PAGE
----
Update on the SABC dispute


Dear SAMPRA Members,

On 6th June 2018, the SABC made an unfortunate announcement that it had taken an illogical decision of paying 75% of the 2014/15 royalties to an organisation that represents less than 10% of recording artists and record companies. We responded by indicating that we would take legal action against the SABC.

We have sent a letter of demand to the SABC, and we are demanding not less than 90% payment of the royalties for the 2014/15 financial year. As stated before, we are confident that our repertoire on the SABC’s playlists across all their radio stations is not less than 90%. Whether the SABC responds negatively or they ignore our demands will not stop us from proceeding with legal action.

We have provided the SABC with the necessary documentation to prove our ownership of not less than 90% repertoire. The SABC has refused to give us any documentation to support its decision of allocating 75% of royalties to IMPRA. In court, the SABC will have no choice, but to demonstrate how and why they decided to donate royalties due to SAMPRA members to IMPRA.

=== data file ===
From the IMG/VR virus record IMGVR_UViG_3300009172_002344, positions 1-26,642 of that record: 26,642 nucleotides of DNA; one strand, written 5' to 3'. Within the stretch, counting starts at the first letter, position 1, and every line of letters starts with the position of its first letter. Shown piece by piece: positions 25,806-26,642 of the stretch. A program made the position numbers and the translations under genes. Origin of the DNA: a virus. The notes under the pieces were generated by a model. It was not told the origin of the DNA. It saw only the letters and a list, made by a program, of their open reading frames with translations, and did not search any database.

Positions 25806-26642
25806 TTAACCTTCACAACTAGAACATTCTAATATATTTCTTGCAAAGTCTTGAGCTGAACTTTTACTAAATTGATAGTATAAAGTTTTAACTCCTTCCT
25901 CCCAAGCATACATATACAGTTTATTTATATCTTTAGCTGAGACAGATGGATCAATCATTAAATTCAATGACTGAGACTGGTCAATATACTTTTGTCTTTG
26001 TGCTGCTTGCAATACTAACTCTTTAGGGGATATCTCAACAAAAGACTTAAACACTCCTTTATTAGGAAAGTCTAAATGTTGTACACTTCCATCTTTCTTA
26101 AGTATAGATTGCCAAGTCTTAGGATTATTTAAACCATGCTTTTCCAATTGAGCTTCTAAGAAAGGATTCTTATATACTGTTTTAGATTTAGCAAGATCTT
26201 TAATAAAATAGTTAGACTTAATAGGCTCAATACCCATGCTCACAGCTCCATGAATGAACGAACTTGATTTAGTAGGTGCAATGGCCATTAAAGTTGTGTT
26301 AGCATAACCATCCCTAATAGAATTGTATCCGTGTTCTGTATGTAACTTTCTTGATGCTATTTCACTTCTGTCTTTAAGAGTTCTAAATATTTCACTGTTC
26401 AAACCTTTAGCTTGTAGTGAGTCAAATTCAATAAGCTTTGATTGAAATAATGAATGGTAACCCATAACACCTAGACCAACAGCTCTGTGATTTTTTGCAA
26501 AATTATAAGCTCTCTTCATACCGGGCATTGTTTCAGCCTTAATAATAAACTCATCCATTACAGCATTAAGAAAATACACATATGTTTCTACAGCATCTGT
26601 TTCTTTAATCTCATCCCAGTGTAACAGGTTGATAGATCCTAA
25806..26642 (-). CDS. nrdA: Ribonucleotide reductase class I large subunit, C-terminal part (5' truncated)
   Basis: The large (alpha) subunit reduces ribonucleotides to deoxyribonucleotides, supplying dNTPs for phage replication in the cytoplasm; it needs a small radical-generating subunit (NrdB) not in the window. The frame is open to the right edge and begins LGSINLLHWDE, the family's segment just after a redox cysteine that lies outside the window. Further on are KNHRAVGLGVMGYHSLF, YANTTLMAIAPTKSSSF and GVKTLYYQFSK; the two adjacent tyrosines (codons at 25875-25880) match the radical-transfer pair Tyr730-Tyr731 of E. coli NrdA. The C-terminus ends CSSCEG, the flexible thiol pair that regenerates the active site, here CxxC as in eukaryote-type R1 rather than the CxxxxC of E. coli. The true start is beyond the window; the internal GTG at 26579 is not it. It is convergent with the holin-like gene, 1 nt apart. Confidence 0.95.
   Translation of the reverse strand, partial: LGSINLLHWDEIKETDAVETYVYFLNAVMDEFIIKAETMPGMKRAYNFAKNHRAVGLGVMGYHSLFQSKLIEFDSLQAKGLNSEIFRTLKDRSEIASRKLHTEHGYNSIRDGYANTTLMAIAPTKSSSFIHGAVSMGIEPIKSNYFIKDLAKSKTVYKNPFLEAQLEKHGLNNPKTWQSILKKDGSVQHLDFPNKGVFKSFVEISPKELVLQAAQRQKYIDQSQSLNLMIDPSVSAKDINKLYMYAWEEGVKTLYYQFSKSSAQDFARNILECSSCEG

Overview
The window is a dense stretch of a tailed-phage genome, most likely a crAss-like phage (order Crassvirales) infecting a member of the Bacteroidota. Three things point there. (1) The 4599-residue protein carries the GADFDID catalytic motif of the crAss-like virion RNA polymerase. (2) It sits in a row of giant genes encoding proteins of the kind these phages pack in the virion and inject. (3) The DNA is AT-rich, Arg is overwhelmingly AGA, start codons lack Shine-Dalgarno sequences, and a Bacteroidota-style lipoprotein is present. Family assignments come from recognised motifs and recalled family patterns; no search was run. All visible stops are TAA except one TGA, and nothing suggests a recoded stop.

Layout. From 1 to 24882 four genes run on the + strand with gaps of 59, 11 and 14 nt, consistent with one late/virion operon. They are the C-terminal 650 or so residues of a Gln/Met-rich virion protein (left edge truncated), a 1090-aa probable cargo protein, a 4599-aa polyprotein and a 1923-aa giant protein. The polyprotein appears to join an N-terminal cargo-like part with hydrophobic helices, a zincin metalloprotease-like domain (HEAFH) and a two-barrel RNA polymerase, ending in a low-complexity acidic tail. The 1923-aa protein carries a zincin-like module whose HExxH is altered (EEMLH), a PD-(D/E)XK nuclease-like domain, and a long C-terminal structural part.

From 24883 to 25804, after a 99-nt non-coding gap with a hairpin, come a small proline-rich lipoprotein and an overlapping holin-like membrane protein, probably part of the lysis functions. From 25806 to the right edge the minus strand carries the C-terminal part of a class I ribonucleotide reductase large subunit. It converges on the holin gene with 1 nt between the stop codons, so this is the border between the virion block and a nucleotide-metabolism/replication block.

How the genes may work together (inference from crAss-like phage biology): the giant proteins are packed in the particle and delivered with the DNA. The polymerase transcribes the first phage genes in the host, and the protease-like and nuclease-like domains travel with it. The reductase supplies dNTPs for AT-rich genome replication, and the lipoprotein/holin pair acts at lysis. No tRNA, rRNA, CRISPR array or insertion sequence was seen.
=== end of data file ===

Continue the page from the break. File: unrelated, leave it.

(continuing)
In terms of section 8(5), the Regulations on the Establishment of Collecting Societies in the Music Industry (2006), a needletime distribution plan is supposed to be submitted to the Registrar of Copyright for approval before any distribution is done. We have informed the Registrar of Copyright that the SABC made a payment to IMPRA when there was a dispute between the SABC and ourselves on the payment calculation of these royalties. We have, therefore, officially written to the Registrar to implore them not to approve the IMPRA distribution plan, when and if IMPRA submits one for approval, pending the finalisation of this matter.